Salona + Klis – Discover Dalmatia

This medieval fortress is positioned at 360 m above the sea level, on a pass separating the enormous mountains Mosor and Kozjak. As the only passage route from inland towards the coastline, it has served as a major military stronghold since the times of ancient Illyrian tribe Dalmatae.

Klis fortress actually consists of three separate fortresses, each having its own entrance and capability of functioning independently from each other. The strategic importance of this location cannot be overstated: even its name, “Klis”, is derived from the Latin word “clavis” meaning “key”.

Often described as “the gates of Dalmatia”, Klis was imperative to successful defence of the Dalmatian coastline against its numerous invaders from the East. For centuries, many brave warriors of Klis desperately fought to hold their positions even in the most dire circumstances.

This tour will walk you through the remains of Klis fortress, and guide you through the numerous stories of its long, battle-ridden history. An added bonus to the tour are the majestic views of Split and its surroundings, especially when seen at sunset.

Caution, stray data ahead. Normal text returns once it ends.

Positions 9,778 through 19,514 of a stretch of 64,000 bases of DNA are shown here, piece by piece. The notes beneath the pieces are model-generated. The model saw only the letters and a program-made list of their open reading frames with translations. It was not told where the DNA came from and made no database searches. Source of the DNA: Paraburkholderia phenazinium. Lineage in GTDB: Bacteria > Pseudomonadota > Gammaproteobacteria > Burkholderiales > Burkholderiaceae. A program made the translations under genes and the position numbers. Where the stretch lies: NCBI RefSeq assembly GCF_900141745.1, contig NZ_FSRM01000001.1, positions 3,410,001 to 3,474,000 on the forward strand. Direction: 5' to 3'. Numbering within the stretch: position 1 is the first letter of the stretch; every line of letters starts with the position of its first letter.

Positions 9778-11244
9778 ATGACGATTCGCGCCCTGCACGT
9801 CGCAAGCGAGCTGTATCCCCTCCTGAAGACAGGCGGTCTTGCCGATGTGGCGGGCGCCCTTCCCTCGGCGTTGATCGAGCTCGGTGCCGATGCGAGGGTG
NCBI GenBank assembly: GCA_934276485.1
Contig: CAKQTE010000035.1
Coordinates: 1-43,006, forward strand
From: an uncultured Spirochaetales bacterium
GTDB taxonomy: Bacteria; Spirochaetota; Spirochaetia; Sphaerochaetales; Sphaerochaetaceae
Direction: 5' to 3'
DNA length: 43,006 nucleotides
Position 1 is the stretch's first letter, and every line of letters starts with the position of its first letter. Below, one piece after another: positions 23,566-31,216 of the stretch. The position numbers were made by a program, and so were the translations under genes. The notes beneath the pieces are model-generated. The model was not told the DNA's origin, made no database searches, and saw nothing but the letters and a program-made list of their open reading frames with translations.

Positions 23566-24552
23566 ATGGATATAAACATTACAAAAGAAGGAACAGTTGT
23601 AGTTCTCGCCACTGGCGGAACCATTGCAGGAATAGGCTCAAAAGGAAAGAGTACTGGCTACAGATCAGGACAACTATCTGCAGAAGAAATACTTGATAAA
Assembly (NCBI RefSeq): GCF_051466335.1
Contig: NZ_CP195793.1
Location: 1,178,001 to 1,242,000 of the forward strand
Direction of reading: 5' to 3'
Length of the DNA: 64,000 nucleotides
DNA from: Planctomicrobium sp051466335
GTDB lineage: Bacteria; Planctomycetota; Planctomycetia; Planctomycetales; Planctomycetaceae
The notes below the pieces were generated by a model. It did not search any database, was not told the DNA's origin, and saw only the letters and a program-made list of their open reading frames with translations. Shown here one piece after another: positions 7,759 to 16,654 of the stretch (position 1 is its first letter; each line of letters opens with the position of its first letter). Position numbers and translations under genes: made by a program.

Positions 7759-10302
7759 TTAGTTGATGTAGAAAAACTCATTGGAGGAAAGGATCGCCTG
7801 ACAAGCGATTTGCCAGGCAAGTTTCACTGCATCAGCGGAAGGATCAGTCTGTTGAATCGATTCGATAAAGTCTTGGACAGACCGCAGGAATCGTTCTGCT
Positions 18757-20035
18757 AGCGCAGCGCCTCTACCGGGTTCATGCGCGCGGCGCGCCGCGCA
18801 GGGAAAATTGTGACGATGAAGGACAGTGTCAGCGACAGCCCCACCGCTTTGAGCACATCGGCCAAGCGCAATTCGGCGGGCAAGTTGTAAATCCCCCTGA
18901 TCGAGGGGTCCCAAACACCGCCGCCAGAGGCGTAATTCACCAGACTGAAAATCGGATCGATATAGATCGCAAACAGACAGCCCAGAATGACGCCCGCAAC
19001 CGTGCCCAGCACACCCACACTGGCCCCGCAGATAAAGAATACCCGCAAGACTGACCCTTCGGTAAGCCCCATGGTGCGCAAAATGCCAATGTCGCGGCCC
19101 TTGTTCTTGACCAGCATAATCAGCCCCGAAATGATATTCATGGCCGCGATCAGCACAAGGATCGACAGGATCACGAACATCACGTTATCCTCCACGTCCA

Colonia Martia Iulia Salona was the capital of the Roman province of Dalmatia, which makes it the most important archaeological location in this area. In a times of Civil War, when choosing sides truly did determine one’s destiny, Salona was fortunate enough to pick Caesar’s side.

Salona prosperity peaked during the rule of Emperor Diocletian, when it was given the emperor’s family name „Valeria“. Salona‘s architectural treasures are numerous and include well-preserved ruins of the old city walls, the 5th-century cathedral, the 2nd-century amphitheatre and a remains of the aqueduct which used to supply water do Diocletian’s palace.


Necropolis of Manastirine
Caesarea Gate

3 separate defensive stone walls
Bastions and battle position
Tower Oprah
Church of St Vitus
Attackers and defenders


Salona: 5km/3mi (10min by car)

Klis: 15km/10mi (25min by car)


Salona, once the capital of the Roman province of Dalmatia, was never rebuilt after the Avars and the Slavs destroyed it in 614.

Klis’ position makes it easily defensible against a large attacking force, but the lack of water sources and food supplies make it an easy target for a prolonged siege.